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Presentation

2nd Revision

Introduction

 
FAQ
Will China's agriculture suffer from climate change?
This is a very difficult question to answer, because key parameters of the problem are still unknown or can be predicted only with high uncertainty. However, three elements of the problem have to be considered:
If climate scenarios of current General Circulation Models (GCMs) are used to determine those areas in China, which are potentially suitable for rain-fed crop cultivation (wheat, maize, etc), one can find that these areas will expand to the North. Increased temperature and precipitation in the temperate and cool higher latitudes (due to global warming) would improve growing conditions in the currently water-constrained Northern plain of China. This could especially boost production of wheat and maize. Higher precipitation and temperature in Inner Mongolia should also increase the productivity of the huge grassland areas - and thus provide better conditions for ruminant livestock production.
On the other hand there is a number of climate researchers who have predicted a higher frequency and greater strength of "extreme" weather conditions, such as taifunes, hurricanes or droughts. Especially the monsoon system could become more volatile. This could seriously affect China's paddy rice areas in the South and South-East. Harvest losses due to flooding or thunderstorms could increase.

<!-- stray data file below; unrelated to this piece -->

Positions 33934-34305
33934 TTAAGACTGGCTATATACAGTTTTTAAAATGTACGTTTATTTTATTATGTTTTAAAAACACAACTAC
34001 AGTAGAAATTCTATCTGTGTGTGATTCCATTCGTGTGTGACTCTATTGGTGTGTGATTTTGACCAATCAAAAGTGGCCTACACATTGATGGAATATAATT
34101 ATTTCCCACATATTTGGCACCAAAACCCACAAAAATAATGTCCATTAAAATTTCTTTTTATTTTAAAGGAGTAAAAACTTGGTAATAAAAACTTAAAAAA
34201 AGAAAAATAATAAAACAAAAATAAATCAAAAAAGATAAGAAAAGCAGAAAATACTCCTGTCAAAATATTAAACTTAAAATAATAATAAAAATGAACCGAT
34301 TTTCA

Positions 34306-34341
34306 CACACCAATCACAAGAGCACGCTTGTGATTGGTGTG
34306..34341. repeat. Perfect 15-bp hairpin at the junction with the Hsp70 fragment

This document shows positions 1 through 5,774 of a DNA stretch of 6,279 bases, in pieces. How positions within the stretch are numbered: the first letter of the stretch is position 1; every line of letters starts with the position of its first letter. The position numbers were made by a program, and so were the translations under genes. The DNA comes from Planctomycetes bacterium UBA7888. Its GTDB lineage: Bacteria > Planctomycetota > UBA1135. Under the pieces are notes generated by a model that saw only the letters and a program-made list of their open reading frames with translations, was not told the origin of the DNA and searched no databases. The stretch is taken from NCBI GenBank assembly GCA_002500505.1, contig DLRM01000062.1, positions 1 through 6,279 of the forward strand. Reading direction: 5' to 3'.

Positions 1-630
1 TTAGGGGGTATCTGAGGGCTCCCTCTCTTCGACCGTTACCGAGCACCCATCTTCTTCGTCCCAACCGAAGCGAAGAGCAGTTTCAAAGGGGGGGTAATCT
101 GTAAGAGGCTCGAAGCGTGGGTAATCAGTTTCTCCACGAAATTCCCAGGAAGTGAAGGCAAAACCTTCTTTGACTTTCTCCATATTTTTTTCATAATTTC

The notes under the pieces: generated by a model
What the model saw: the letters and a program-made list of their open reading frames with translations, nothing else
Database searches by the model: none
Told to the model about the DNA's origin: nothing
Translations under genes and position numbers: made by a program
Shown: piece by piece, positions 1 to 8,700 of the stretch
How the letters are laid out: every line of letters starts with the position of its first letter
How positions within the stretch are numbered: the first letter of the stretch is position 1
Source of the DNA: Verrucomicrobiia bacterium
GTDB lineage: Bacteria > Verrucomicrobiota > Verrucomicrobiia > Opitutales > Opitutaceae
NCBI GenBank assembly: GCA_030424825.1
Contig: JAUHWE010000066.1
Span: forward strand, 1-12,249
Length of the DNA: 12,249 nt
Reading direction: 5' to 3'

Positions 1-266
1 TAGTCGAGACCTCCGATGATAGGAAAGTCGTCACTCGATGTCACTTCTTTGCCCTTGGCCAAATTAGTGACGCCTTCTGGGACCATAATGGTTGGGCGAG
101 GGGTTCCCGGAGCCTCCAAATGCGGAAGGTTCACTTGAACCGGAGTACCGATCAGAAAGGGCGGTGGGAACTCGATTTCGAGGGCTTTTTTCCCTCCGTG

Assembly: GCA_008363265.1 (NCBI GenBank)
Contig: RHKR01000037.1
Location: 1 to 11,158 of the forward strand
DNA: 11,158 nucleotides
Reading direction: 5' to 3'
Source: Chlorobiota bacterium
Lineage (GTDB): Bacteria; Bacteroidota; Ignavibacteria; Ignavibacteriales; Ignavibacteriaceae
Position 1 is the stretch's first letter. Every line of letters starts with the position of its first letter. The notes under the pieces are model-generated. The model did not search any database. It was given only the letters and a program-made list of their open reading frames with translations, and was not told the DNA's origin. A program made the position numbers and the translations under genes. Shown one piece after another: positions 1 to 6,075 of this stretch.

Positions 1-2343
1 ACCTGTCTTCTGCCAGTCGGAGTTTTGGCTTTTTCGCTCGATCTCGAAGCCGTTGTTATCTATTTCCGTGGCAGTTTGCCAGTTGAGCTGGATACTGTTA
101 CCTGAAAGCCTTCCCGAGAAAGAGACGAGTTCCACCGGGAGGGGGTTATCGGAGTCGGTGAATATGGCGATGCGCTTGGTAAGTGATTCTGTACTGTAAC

The global warming impact on China's agriculture is, however, not only the net-effect of the above mentioned positive and negative natural effects. There are important institutional, technical and economic factors. For instance, if China does not significantly improve dams and flood management systems, it will become even more vulnerable to flooding disasters triggered by global warming (flooding is already the major cause of arable land-loss). In other words:China's investment decisions into infrastructure will affect, how serious climate change impacts will become in the future.
On balance, it can be concluded that China will probably have a slight advantage of global warming. Several authors have come to this conclusion (see for instance: Mendelsohn / Morrison, 1998; Ye Dusheng / Lin Hai, et al, 1995).
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Revision 2.0 (First revision published in 1999)  - Copyright 2011 by Gerhard K. Heilig. All rights reserved. (First revision: Copyright 1999 by IIASA.)